Tags Struggle for freedom
Tag: struggle for freedom
Wanda’s interview with Kumasi unfolds the rich history of what is Black August.
The Haitian people, in self-determination and the arms of the sacrifices of the ancestors, seek the next step in their protracted fight for freedom.
Revolutionary greetings! As always, I come in the vision – the vision for land, independence, socialism and total liberation for all oppressed peoples; for the release of all political prisoners and prisoners of war, and the abolishment of legal slavery in amerikkka. We are seeing a phenomenon with the number of formations and individuals coming together in solidarity in order to organize for the Millions for Prisoners Human Rights March on Washington, D.C., on Aug. 19, 2017.
It was with true sadness that, on Aug. 13, I received the news that legendary California prison activist Hugo Pinell was killed in a California prison. Hugo Pinell was locked up in California state prisons for 50 years! That is insane. Hugo Pinell spent decades teaching, advocating and struggling for human rights, justice and dignity for prisoners. He taught and fought for racial and revolutionary unity among all prisoners.
After winning their freedom in the bloodiest conflict in U.S. history, Blacks were in many cases and places denied basic human, civil and political rights, literally forcing New Afrikans back into slavery by denying them a right to life. Over the years the government declared and waged war on the New Afrikan communities - war on unemployed "vagrants,' war on crime, war on drugs, war on gangs - culminating in mass incarceration.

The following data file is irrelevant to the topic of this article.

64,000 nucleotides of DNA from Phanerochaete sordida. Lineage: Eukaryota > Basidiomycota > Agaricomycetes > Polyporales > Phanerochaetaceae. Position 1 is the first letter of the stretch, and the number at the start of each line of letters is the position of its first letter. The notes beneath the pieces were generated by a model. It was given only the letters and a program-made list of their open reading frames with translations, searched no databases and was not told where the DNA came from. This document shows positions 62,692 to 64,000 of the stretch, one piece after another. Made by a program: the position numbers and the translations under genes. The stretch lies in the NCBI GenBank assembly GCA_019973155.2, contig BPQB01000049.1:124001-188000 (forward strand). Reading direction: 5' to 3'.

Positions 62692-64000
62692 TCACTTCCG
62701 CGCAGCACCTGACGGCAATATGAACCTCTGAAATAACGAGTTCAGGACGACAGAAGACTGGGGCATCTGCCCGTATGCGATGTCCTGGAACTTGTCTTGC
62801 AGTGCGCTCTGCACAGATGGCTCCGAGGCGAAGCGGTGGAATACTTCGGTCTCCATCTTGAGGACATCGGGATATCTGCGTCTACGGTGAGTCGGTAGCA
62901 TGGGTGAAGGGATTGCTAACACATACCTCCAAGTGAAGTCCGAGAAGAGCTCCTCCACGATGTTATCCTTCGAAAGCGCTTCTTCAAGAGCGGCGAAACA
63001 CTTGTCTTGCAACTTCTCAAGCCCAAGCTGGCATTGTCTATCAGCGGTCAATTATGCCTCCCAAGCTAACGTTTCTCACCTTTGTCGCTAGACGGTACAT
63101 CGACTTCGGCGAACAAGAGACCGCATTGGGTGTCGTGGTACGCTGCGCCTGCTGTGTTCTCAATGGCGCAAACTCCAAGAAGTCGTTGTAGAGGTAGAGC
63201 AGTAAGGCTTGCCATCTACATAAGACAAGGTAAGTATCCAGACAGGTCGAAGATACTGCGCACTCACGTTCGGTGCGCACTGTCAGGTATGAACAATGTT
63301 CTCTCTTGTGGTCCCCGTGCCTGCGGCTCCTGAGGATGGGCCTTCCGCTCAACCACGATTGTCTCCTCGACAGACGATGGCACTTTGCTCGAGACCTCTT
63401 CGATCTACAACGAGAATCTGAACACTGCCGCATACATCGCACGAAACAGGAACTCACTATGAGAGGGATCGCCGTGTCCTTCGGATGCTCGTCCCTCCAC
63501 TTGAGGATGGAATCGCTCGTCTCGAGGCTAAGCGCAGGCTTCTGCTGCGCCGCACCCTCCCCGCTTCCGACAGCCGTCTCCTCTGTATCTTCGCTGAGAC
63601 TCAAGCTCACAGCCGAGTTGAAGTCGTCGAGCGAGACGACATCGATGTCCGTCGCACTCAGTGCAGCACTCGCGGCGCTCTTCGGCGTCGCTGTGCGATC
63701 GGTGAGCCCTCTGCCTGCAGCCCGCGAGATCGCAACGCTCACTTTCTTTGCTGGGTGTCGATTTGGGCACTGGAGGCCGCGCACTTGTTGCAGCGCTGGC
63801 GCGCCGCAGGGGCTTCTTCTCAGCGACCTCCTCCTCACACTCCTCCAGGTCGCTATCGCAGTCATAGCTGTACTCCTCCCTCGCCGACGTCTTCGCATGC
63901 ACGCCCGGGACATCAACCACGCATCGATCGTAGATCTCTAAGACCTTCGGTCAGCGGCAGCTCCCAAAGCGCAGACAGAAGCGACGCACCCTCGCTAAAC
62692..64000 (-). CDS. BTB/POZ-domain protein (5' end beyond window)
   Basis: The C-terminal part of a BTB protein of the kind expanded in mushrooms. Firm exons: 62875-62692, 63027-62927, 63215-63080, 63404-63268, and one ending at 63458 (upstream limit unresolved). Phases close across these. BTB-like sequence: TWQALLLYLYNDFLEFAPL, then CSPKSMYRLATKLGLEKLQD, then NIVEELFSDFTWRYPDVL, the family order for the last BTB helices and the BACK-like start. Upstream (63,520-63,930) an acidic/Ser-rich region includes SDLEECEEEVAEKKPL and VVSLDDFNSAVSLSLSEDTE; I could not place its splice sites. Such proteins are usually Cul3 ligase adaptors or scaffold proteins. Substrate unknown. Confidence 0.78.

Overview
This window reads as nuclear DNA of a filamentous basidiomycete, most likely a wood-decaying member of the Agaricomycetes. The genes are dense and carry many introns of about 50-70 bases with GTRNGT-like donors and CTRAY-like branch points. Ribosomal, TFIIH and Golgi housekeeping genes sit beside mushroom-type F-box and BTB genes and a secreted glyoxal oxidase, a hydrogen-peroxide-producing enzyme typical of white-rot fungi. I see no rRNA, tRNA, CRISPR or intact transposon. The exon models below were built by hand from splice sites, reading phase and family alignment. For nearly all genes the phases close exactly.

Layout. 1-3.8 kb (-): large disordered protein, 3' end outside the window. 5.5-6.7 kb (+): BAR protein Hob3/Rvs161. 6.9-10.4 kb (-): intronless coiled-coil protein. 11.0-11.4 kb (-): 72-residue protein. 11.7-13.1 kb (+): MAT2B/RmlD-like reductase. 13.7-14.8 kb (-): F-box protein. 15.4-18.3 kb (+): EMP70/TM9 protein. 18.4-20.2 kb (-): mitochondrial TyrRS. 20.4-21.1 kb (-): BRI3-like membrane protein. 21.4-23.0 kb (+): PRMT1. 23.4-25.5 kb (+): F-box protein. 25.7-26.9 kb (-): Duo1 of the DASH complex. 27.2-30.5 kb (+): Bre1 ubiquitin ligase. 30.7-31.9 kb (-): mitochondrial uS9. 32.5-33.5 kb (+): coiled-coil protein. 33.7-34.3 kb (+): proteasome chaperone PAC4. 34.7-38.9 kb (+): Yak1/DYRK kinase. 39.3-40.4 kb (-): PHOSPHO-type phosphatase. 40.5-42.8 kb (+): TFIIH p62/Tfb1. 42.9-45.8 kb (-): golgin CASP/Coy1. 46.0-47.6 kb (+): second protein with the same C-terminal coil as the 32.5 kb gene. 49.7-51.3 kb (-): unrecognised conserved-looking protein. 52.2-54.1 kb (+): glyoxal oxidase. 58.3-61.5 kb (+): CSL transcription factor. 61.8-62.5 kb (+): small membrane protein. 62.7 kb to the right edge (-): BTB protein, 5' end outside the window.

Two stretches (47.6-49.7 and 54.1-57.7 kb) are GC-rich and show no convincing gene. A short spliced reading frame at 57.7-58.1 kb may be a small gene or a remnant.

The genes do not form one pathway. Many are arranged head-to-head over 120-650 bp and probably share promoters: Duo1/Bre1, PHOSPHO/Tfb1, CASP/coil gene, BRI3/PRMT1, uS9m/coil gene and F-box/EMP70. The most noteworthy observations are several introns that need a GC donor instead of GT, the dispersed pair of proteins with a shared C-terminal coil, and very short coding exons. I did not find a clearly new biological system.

Brother Compeer Herman “Hooks” Wallace was a legendary figure throughout the Louisiana state prison system. Myself, Compeer Herman and Compeer Albert “Shaka” Woodfox established the Angola Prison branch of the Louisiana Chapter of the Black Panther Party. I say that the legendary figure is also a hero. Compeer Hooks set a standard for prisoners in particular and all human beings in general.
When discussing the legacy of Martin Luther King Jr., especially his “I Have a Dream Speech,” what is often missed is his concern for global justice, particularly in Africa. While Dr. King’s outspokenness about the Vietnam War toward the end of his life has been well documented and discussed, his views about the need to support anti-colonialism and anti-Apartheid in Africa is less so.
In a stunning turn of events, Chokwe defeated Jackson’s three-term incumbent and first African American mayor, Harvey Johnson, the white Republican-financed young Black businessman Jonathan Lee, and others to win leadership of the city with the second highest percentage of Black people in the United States.